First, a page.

He’s done it on Twitter. He’s done it in the White House driveway. And he’s done it in a speech to a business group.
President Trump — a man already known for trafficking in mistruths and even outright lies — has been outdoing even himself with falsehoods in recent days, repeating and amplifying bogus claims on several of the most pressing controversies facing his presidency.
Since Saturday, Trump has tweeted false or misleading information at least seven times on the topic of immigration and at least six times on a Justice Department inspector general report into the FBI’s handling of its investigation into Hillary Clinton’s private email server. That’s more than a dozen obfuscations on just two central topics — a figure that does not include falsehoods on other issues, whether in tweets or public remarks.
The false claims come as the president — emboldened by fewer disciplinarians inside the West Wing — indulges in frequent Twitter screeds. A Washington Post analysis found that in June, Trump has been tweeting at the fastest rate of his presidency so far, an average of 11.3 messages per day.
Inside the White House, aides and advisers say they believe the media is unwilling to give Trump a fair shot and is knee-jerk ready to accuse him of lying, even in cases where the facts support his point.
The president often seeks to paint a self-serving and self-affirming alternate reality for himself and his supporters. Disparaging the “fake news” media, Trump offers his own filter through which to view the world — offering a competing reality on issues including relationships forged (or broken) at the Group of Seven summit in Canada, the success of the Singapore summit with the North Koreans, and his administration’s “zero tolerance” policy on illegal immigration.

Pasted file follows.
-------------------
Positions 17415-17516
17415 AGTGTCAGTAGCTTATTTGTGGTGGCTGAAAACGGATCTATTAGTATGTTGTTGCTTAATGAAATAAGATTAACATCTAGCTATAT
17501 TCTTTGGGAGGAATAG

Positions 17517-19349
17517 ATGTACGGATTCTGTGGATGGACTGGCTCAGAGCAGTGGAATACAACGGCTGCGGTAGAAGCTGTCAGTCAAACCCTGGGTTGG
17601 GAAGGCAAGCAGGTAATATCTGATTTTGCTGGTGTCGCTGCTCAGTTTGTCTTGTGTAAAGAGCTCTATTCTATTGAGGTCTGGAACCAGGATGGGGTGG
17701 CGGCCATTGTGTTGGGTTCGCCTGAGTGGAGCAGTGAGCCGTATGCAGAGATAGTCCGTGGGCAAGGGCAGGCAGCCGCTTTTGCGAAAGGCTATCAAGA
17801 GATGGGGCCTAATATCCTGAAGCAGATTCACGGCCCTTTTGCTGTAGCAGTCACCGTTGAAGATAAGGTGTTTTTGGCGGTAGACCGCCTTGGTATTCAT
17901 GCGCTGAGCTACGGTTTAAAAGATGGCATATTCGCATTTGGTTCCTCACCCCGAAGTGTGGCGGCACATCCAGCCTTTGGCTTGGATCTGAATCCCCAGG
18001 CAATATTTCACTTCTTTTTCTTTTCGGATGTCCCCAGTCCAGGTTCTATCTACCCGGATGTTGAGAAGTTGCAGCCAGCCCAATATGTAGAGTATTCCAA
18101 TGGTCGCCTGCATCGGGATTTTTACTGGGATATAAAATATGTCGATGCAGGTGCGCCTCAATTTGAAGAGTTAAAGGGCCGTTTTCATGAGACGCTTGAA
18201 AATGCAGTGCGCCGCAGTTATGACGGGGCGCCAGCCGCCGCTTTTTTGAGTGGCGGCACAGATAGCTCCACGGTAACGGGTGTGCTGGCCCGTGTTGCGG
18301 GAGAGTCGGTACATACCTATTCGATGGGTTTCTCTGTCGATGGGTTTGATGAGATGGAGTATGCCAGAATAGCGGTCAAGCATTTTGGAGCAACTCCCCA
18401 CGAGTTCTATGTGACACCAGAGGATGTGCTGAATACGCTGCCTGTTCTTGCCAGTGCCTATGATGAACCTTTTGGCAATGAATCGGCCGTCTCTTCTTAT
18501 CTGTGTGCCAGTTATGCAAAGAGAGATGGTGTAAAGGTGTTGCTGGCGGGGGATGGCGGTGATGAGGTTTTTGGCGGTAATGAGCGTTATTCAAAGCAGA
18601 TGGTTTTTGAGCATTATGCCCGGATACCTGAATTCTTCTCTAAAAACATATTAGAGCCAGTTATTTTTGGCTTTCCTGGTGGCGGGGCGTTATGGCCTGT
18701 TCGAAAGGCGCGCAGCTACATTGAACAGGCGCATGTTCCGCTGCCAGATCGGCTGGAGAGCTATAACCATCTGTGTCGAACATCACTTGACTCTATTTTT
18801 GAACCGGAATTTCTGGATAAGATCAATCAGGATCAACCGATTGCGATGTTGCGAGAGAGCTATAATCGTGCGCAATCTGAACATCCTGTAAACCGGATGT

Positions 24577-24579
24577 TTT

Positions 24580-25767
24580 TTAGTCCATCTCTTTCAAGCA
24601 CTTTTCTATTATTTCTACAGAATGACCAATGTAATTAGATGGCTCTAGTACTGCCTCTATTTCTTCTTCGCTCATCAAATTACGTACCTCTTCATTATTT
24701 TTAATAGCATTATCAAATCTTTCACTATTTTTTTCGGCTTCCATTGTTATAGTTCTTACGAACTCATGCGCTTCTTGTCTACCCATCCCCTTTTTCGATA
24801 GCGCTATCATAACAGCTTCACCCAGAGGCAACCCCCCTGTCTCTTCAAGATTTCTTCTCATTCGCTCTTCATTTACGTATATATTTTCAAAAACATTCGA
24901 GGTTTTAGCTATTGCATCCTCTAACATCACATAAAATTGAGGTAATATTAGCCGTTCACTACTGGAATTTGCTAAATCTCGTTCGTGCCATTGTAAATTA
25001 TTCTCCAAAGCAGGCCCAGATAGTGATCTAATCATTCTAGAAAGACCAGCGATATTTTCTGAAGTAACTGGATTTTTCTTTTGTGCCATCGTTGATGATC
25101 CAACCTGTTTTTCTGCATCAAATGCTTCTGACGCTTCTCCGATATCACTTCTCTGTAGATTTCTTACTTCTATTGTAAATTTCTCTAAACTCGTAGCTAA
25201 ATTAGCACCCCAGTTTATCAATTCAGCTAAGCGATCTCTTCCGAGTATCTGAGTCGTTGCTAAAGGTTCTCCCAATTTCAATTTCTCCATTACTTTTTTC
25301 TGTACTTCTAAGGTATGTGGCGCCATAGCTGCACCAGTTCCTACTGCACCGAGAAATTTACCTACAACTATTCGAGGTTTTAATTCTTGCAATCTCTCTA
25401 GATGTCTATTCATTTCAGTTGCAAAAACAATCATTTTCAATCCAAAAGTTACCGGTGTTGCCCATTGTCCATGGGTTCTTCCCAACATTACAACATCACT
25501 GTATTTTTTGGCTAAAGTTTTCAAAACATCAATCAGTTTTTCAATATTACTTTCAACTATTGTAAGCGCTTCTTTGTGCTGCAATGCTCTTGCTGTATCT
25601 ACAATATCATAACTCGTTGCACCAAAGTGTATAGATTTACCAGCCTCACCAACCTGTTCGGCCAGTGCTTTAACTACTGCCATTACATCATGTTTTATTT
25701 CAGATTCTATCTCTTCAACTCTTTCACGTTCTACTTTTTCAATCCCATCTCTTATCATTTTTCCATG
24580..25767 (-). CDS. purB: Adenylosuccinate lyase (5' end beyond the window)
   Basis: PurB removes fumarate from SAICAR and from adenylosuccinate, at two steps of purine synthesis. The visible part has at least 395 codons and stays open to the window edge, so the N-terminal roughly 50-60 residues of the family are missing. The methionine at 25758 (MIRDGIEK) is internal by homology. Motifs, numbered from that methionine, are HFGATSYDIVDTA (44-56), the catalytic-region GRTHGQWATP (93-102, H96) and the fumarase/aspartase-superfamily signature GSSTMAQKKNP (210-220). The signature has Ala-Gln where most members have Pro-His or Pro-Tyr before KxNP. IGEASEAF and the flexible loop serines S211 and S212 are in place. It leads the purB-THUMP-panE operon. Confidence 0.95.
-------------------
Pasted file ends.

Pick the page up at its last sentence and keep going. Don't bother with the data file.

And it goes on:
“It’s extraordinary how he is completely indifferent to truth. There’s just no relationship between his statements — anything he utters — and the actual truth of the matter,” said Thomas Murray, president emeritus of the Hastings Center, the founding institution in the field of bioethics. “As far as I can tell, the best way to understand anything he says is what will best serve his interests in the moment. It’s irrespective to any version of the truth.”
According to an analysis by The Post’s Fact Checker through the end of May, Trump had made 3,251 false or misleading claims in 497 days — an average of 6.5 such claims per day of his presidency.
And within the past week, Trump seems to have ramped up both the volume and the intensity of his false statements on two of the most prominent topics currently facing his administration: the hard-line immigration policy that has led to the separation of thousands of children from their parents — which Trump erroneously blames on others — and the 500-page inspector general report that he claims, incorrectly, exonerates him in special counsel Robert S. Mueller III’s probe of Russian interference in the 2016 election.
Bella DePaulo, a psychology researcher at the University of California at Santa Barbara, said Trump’s use of repetition is a particularly effective technique for convincing his supporters of the veracity of his false claims, in part because most people have a “truth bias,” or an initial inclination to accept what others say as true.
“When liars repeat the same lie over and over again, they can get even more of an advantage, at least among those who want to believe them or are not all that motivated either way,” DePaulo said in an email. “So when people hear the same lies over and over again — especially when they want to believe those lies — a kind of new reality can be created. What they’ve heard starts to seem like it’s just obvious, and not something that needs to be questioned.”